Tela: On Wednesday, Alejandra (a local board member and friend) and I went to Porte Cortes to meet with the deputy director of the national port authority. The night before I stayed up till about 1:30am working on a powerpoint presentation after giving up on the idea of translating the entire 3CM website as a way of introducing our operations to this agency. The results of this meeting surpased our dreams and I appreciate all the prayers that accompanied us! This gentleman's response was very supportive and he suggested a route that we might take that would include them as partners in the sense that they would rent the facility to us for a symbolic figure as a way of supporting the venture. Now we need to prepare a proper proposal for the port authority along with some discussions with the national department of tourism who may also be interested in the facility. So, on Saturday I jumped on a bus to head to Costa Rica to meet with the Canadian embassy that controls Honduras, Nicaragua and Costa Rica to see what kind of Canadian International Development Agency (CIDA) support we can find and Alejandra plans to venture to Tegucigalpa this coming week to see if she can get a letter of support from the Honduran Ministry of Tourism.
We were also able to obtain 3 months worth of chlorine for San Juan de Opoa at a very good price on the way back from Porte Cortes. We delivered one barrel to SJO on Friday morning and I will take out the second around July 8 just before I head back to Canada to work for a month to pay some bills.
Apart from the normal programs of art, theater, music, English and football... that's the kind of week we had. This coming week I will meet with the CIDA rep on Tuesday and hopefully get this web site entirely translated into Spanish before returning to Honduras by bus on the weekend. I will also be discussing the options for using our centers and launching pads for the Jesus Film project in Honduras in cooperation with the programs that have already been launched in Costa Rica and Nicaragua.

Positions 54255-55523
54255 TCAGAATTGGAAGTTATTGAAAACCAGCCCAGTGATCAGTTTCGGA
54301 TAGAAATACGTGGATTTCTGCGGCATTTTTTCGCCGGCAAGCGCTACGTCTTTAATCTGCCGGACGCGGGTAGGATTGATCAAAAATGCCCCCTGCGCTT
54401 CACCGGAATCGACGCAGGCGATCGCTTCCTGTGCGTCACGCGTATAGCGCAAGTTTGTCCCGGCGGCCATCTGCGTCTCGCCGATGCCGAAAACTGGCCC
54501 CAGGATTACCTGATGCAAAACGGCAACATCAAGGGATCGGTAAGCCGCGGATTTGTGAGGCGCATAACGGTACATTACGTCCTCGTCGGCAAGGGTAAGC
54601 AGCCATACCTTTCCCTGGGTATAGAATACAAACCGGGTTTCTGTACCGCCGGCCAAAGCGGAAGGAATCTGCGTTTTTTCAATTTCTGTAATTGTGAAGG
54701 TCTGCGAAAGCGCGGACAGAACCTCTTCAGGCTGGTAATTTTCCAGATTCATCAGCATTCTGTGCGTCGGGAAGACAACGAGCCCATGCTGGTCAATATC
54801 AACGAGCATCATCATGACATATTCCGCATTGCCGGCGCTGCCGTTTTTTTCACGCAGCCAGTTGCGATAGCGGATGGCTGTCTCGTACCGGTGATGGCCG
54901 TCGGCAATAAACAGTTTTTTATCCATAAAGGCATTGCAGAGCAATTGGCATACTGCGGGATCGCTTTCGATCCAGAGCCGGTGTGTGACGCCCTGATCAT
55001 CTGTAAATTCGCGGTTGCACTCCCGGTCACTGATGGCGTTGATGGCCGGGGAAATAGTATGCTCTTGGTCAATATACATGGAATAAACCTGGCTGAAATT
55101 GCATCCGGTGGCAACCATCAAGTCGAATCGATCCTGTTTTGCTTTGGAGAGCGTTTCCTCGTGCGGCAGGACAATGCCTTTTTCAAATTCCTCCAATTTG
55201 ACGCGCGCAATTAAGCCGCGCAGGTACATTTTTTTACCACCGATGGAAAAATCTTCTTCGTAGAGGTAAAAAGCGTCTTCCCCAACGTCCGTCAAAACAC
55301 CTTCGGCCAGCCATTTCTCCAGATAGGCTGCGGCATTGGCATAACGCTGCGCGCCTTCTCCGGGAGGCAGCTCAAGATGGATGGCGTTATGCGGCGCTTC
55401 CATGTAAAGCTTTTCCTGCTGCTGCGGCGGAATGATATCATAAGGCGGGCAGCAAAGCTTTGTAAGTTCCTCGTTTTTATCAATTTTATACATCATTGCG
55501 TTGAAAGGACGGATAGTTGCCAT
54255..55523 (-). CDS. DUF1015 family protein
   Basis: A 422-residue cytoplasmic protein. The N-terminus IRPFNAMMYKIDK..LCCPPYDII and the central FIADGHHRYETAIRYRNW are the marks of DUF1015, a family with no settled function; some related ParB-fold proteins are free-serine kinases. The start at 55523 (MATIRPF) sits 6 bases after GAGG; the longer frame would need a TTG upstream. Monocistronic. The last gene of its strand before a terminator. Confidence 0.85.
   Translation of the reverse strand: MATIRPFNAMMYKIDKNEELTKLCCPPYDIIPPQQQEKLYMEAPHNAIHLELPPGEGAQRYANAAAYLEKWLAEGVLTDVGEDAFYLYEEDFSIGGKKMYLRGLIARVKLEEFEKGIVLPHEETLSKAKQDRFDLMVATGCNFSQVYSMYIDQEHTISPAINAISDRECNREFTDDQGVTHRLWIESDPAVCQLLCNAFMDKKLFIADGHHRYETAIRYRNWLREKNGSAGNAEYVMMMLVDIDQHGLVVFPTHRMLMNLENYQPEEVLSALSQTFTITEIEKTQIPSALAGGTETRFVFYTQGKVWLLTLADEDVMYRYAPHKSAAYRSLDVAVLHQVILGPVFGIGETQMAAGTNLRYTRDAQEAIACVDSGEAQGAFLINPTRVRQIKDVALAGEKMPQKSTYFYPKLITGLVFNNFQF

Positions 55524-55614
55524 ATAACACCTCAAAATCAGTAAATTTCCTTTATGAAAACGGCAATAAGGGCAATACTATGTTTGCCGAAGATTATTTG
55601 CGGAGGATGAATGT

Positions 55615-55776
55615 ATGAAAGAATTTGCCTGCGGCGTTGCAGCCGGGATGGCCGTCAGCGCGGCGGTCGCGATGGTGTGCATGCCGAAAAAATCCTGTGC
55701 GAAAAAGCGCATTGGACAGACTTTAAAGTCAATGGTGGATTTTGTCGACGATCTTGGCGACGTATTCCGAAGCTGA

- Praise for the great meeting in Porte Cortes on Wednesday and continued travel safety.
- Meeting on Tuesday with the CIDA rep., David Morris, re further projects and Cida funding.
- Going to need lots of cash to develop Tela, so God please bless people so they can bless us.
- Going to need a fantastic director for Tela with lots of initiative, patience and a heart for God. Sailing abilities a bonus...
- Need funds to finish construction of the warehouse / shop in Santa Rosa de Copan and then a false ceiling in the center itself (fortunate to only cancel one class so far due to excessive rain noise).
- Need to sell my home in Canada as my renter left one year early and I need the funds from my house to continue our project in San Pedro Sula.
- Christian volunteers to help us achieve our ultimate goal of helping to make Christ real to people we're helping.
- Opportunities to speak to groups in Canada when I'm back (July 10 - Aug 10 more or less).
- That one day I'd lose this cold. I don't think its bad enough to qualify as a "thorn in the flesh", but it sure is a "pain in the neck".